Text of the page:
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Psalm 42 and 43

“Real Pain, Real Joy, Real Prayer”

The inner and outer landscapes of our lives are painted in the colors of God’s creativity and in the reflection of God’s nearness to us. No matter the range of emotion we sense in our lives or the myriad of experiences that throw us for a loop, God is present through the highs, lows and plateaus. Psalm 42 and 43 reflect a kind of poetic prayer that honestly anguishes over deep human emotions: longing, depression, frustration, ambiguity, shame, unsettled, gut-wrenching pain, mourning. The Psalmist frankly explores this rainbow of sensation in the form of prayer to God with critique and honest questions.

The Psalms are the one of the primary places in our sacred scriptures that remind us: human emotion is part of relating to God. How many times does the combination of Psalm 42 and 43 mention physical tears, longing, thirsting, being cast down, disquieted or mournful? Eight separate times. The Psalms also remind us that creation is “the big book” of God’s communication as the celtic spirituality tradition claims. We can read God’s truth in the “the little book” of scriptures, and in the beauty and majesty of creation. Psalm 42 and 43 use the imagery, allegory and metaphor of deer, streams, the lands of Jordan and Hermon, Mount Mizar, thunder, billowing waves, night time, rocks, light, dwellings and shelters, and hills. Each of these paint pictures for the original Psalmist, and those of us reading the scriptures today. These pictures provide texture and folds and creases in which our own emotion can be felt and expressed to God.

The pattern of these Psalms are a pendulum swing between lament and confidence. At one turn of the prayer, there is a depth of questioning and pain that reflects abandonment. At another turn of the prayer, there is a declaration of trust and pleading that almost sounds joyous. This is the walk of faith: it is a two step journey of expressing doubt and practicing belief. At times language falls short of expressing how deeply we feel in our bodies, but these Psalms give the kind of metaphorical imagery to help with that. These prayers acknowledge the guttural, physical depth to which our emotions can send us searching for answers. The Hebrew word for the panting of the deer after water, “ta’arog” suggests an “audible anguish […] and parched agitation” resonating with those of us who crave answers from God in dark times.[1] The water imagery hints at the depth and flow of our these thoughts, feelings and questions.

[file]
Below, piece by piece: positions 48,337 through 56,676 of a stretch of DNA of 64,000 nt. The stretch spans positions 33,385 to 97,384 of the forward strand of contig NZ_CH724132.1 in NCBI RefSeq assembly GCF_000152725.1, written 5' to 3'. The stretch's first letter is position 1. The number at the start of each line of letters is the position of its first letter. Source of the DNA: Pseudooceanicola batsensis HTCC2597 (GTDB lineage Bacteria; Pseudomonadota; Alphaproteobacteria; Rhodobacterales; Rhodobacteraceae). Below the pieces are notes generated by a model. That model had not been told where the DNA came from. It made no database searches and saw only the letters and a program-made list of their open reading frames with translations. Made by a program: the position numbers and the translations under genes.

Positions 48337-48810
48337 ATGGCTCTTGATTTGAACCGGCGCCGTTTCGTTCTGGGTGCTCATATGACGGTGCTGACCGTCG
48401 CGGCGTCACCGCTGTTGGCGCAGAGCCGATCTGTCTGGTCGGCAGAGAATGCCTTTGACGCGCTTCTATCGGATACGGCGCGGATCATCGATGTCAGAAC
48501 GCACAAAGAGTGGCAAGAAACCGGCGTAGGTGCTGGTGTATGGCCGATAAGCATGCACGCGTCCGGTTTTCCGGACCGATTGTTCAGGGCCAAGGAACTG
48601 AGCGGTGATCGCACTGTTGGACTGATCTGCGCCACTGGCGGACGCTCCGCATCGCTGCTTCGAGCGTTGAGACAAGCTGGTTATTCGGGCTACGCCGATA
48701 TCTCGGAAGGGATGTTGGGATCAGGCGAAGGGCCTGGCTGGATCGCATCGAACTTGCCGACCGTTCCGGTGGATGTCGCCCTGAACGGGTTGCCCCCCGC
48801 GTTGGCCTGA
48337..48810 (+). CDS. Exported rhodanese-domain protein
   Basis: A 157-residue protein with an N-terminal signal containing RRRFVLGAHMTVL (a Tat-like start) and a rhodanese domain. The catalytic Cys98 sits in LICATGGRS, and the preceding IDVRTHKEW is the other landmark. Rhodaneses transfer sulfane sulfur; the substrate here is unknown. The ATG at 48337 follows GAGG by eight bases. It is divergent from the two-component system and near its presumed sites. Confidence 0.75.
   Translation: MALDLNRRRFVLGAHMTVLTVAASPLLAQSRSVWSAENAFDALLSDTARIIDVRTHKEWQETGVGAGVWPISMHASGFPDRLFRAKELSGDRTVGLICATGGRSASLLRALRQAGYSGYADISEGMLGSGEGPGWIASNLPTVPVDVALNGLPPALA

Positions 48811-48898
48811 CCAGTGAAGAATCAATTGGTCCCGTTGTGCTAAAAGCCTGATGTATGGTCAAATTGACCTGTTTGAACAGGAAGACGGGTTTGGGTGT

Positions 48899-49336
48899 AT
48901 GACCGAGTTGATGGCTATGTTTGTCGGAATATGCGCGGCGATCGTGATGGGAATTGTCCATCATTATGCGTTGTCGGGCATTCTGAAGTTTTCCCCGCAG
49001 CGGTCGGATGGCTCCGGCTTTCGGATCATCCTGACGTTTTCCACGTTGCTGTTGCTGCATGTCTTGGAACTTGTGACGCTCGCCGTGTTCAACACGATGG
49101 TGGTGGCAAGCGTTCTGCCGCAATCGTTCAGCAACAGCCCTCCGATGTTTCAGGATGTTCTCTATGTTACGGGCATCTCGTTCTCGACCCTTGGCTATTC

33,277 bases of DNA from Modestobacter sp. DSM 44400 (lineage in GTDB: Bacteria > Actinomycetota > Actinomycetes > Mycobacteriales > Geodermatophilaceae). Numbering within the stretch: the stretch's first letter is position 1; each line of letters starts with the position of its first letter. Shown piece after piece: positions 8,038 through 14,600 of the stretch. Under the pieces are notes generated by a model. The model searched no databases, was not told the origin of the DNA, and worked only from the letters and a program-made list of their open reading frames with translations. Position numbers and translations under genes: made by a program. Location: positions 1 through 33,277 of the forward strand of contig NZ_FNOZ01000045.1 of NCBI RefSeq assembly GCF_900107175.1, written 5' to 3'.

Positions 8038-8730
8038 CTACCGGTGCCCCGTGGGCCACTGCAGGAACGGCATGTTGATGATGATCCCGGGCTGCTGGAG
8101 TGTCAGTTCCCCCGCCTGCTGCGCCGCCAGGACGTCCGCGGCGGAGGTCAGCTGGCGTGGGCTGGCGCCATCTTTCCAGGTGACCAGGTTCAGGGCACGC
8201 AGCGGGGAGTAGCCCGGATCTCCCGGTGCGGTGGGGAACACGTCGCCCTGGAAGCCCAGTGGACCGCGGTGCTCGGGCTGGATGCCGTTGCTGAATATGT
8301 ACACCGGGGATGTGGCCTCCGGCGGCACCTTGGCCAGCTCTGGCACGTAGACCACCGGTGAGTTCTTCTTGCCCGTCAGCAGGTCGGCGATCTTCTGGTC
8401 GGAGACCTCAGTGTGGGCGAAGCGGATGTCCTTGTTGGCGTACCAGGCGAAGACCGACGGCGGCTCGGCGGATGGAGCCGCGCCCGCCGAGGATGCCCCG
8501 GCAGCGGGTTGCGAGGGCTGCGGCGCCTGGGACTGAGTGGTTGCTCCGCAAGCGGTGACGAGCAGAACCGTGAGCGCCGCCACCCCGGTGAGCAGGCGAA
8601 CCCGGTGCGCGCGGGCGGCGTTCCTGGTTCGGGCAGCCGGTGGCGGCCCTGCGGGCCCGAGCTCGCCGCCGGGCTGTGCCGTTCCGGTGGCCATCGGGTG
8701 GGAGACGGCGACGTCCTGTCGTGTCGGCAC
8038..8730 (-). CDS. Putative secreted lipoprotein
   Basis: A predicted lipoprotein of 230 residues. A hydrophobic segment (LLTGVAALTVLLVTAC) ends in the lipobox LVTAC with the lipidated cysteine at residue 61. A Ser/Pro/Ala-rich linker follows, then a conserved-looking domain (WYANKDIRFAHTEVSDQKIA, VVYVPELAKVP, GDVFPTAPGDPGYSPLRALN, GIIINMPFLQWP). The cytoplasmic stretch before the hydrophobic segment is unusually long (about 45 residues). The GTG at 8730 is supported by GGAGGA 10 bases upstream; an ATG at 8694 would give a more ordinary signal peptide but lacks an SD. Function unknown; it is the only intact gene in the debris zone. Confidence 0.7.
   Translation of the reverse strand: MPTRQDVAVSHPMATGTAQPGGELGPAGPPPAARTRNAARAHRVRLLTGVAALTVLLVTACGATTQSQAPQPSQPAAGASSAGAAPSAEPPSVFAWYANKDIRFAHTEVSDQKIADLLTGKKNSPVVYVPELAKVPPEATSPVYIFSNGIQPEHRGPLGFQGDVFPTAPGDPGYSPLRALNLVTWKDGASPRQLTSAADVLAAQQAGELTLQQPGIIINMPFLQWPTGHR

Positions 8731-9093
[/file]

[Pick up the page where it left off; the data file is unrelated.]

It is as if the writer of the Psalms is exploring the inner wrestling of what faith is; and attempting to find out what the external expression of faithfulness can be. Either way: all of the inner and outer landscapes of our faith journeys can be presented to God in prayer. Anne Lamott says there are three essential prayers, “Help!” “Thanks!” and “Wow!” Each of these can be found in Psalm 42 and 43. When it is not possible to full articulate how we are feeling in response to life’s circumstances, returning to section of Psalms like these two can provide a template for exploring what we are sensing. The essentials of prayer are showing up, being honest, and expressing the depth of our selves in God’s loving presence. Our hope after all, is in the God who hears these prayers and responds. The God whose light and truth will lead us back to joy.

For further exploration of these Psalms in musical expression, check out the work of Sandra McCracken. Consider supporting this artist by purchasing these songs for your personal library. Psalm 42: https://www.youtube.com/watch?v=t_nBYQ8SfAI Psalm 43: https://www.youtube.com/watch?v=OaWS-1Ud0t0 [1] Preaching the Revised Common Lectionary: Feasting on the Word; Year C, Volume 3, Proper 7. Eds David L. Bartlett and Barbara Brown Taylor. “Exegetical Perspective”, Richard D. Blake. Louiville, KY: WKJ Press. p 155

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